Eric Hamber

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The Honourable
Eric Hamber
CMG
EricHamber.jpg
Eric Hamber
15th Lieutenant Governor of British Columbia
In office
May 1, 1936 – August 29, 1941
MonarchEdward VIII
George VI
Governor GeneralThe Lord Tweedsmuir
The Earl of Athlone
PremierDuff Pattullo
Preceded byJohn William Fordham Johnson
Succeeded byWilliam Culham Woodward
Personal details
Born(1879-04-21)April 21, 1879
Winnipeg, Manitoba, Canada
DiedJanuary 10, 1960(1960-01-10) (aged 80)
Vancouver, British Columbia, Canada
NationalityCanadian
Spouse(s)
Aldyen Hendry (m. 1912)
RelationsJohn Hendry (father-in-law)
OccupationBusinessman
ProfessionPolitician

Eric Werge Hamber, CMG (April 21, 1879 – January 10, 1960) was a Canadian businessman and the 15th Lieutenant Governor of British Columbia.

Early life[edit]

Born in Winnipeg, Manitoba, as a youth he was an excellent athlete who shone in his school rowing, rugby, football and hockey teams. His first job was as a junior clerk with The Dominion Bank, and he moved to Vancouver, British Columbia, to open a new branch in 1907. On May 14, 1912, he married Aldyen Hendry, and began work at the BC Mills Timber and Trading Company, a company owned by Aldyen's father John Hendry. Hamber later became the company's President.

In 1934 he built the Tudor Revival style Minnekhada Lodge in Coquitlam as a country retreat and hunting lodge. The land is now managed by Metro Vancouver Parks.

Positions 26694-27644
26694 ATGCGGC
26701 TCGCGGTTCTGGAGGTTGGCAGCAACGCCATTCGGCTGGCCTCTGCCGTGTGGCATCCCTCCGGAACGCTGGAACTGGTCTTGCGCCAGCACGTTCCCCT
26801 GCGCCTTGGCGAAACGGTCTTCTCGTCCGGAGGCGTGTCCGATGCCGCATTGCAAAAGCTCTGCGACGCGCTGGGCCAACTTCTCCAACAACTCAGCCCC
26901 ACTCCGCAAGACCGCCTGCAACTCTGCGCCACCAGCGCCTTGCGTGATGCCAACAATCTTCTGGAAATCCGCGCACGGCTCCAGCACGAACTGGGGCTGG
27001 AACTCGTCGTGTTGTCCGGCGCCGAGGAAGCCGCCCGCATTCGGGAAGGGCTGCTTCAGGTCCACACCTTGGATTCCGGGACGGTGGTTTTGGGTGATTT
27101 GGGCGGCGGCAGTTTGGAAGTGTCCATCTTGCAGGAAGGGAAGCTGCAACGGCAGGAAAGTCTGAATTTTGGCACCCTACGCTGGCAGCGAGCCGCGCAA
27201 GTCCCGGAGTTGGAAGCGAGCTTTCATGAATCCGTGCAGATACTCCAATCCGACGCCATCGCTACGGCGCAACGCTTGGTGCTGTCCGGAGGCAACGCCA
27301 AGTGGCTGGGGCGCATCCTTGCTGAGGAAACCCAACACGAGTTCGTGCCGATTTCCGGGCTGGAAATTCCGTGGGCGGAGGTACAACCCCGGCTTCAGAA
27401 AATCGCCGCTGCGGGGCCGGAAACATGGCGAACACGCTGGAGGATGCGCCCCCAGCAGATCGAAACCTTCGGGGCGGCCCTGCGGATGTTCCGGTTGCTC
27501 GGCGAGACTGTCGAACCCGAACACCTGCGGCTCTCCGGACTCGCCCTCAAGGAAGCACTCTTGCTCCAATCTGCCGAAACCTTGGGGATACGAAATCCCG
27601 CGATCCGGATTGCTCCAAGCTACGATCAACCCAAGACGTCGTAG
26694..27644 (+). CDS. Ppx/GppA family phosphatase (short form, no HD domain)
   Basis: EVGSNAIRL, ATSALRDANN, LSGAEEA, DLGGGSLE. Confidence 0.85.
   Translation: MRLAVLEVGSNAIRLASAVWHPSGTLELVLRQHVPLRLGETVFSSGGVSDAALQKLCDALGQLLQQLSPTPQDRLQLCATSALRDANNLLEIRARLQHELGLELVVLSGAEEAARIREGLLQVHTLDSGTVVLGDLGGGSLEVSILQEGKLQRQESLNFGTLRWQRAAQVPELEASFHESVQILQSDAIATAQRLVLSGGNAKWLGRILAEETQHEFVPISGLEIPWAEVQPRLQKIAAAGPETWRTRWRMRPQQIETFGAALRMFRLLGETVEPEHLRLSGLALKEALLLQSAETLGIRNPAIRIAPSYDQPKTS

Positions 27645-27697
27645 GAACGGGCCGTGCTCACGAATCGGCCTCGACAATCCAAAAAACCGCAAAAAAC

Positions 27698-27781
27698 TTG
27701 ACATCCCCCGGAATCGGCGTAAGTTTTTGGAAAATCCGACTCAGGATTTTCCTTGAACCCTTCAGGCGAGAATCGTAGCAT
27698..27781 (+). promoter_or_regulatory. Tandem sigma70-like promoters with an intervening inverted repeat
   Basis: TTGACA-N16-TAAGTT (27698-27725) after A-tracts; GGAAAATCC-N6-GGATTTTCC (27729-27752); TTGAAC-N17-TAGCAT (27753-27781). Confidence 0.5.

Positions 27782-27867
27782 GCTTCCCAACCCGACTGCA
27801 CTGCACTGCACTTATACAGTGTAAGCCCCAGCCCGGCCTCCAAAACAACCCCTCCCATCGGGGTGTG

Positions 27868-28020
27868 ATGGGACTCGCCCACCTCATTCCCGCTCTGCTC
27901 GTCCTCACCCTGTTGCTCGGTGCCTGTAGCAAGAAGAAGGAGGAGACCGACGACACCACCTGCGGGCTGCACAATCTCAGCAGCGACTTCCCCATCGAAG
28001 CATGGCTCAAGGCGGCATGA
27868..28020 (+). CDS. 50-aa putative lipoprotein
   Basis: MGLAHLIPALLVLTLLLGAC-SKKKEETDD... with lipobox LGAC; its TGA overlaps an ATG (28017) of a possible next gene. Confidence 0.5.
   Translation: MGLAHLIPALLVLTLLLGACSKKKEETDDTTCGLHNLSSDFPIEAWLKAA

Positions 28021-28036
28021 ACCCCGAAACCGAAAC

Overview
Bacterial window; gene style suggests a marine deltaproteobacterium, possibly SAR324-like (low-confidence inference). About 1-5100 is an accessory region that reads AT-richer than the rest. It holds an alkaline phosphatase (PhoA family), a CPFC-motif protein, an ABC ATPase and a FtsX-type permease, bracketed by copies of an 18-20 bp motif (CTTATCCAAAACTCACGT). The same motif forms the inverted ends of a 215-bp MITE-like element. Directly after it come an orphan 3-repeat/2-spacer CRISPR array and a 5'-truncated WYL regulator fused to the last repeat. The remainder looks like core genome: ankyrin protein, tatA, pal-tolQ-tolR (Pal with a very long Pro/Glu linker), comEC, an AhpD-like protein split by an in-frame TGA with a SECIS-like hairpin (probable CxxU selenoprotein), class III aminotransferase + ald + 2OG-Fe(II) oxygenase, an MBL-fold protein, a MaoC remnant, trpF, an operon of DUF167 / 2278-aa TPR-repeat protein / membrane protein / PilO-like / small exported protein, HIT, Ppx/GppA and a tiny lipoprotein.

Minnekhada Ranch in Coquitlam, BC

Public office[edit]

On May 1, 1936, he became Lieutenant Governor of British Columbia, achieving considerable popularity. He left office in 1941 and accepted the position of Chancellor of the University of British Columbia in 1944, a position he held for seven years. In 1946, he was made a Companion of the Order of St Michael and St George.

He died in 1960.

Other information[edit]

Both Eric Hamber Secondary School and one of the residences in Place Vanier on the UBC Vancouver campus are named after Eric Hamber. The Hamber Provincial Park on the BC side of the Canadian Rockies and Theatre BC's most prestigious award also bear his name.[1]

When Queen Elizabeth II was married in 1947, Hamber and his wife were the only Canadian private guests

References[edit]

  1. ^ "Awards & Scholarships - theatreBC". www.theatrebc.org. Retrieved 24 April 2018.

External links[edit]

Academic offices
Preceded by
Robert E. McKechnie
Chancellor of the University of British Columbia
1944–1951
Succeeded by
Sherwood Lett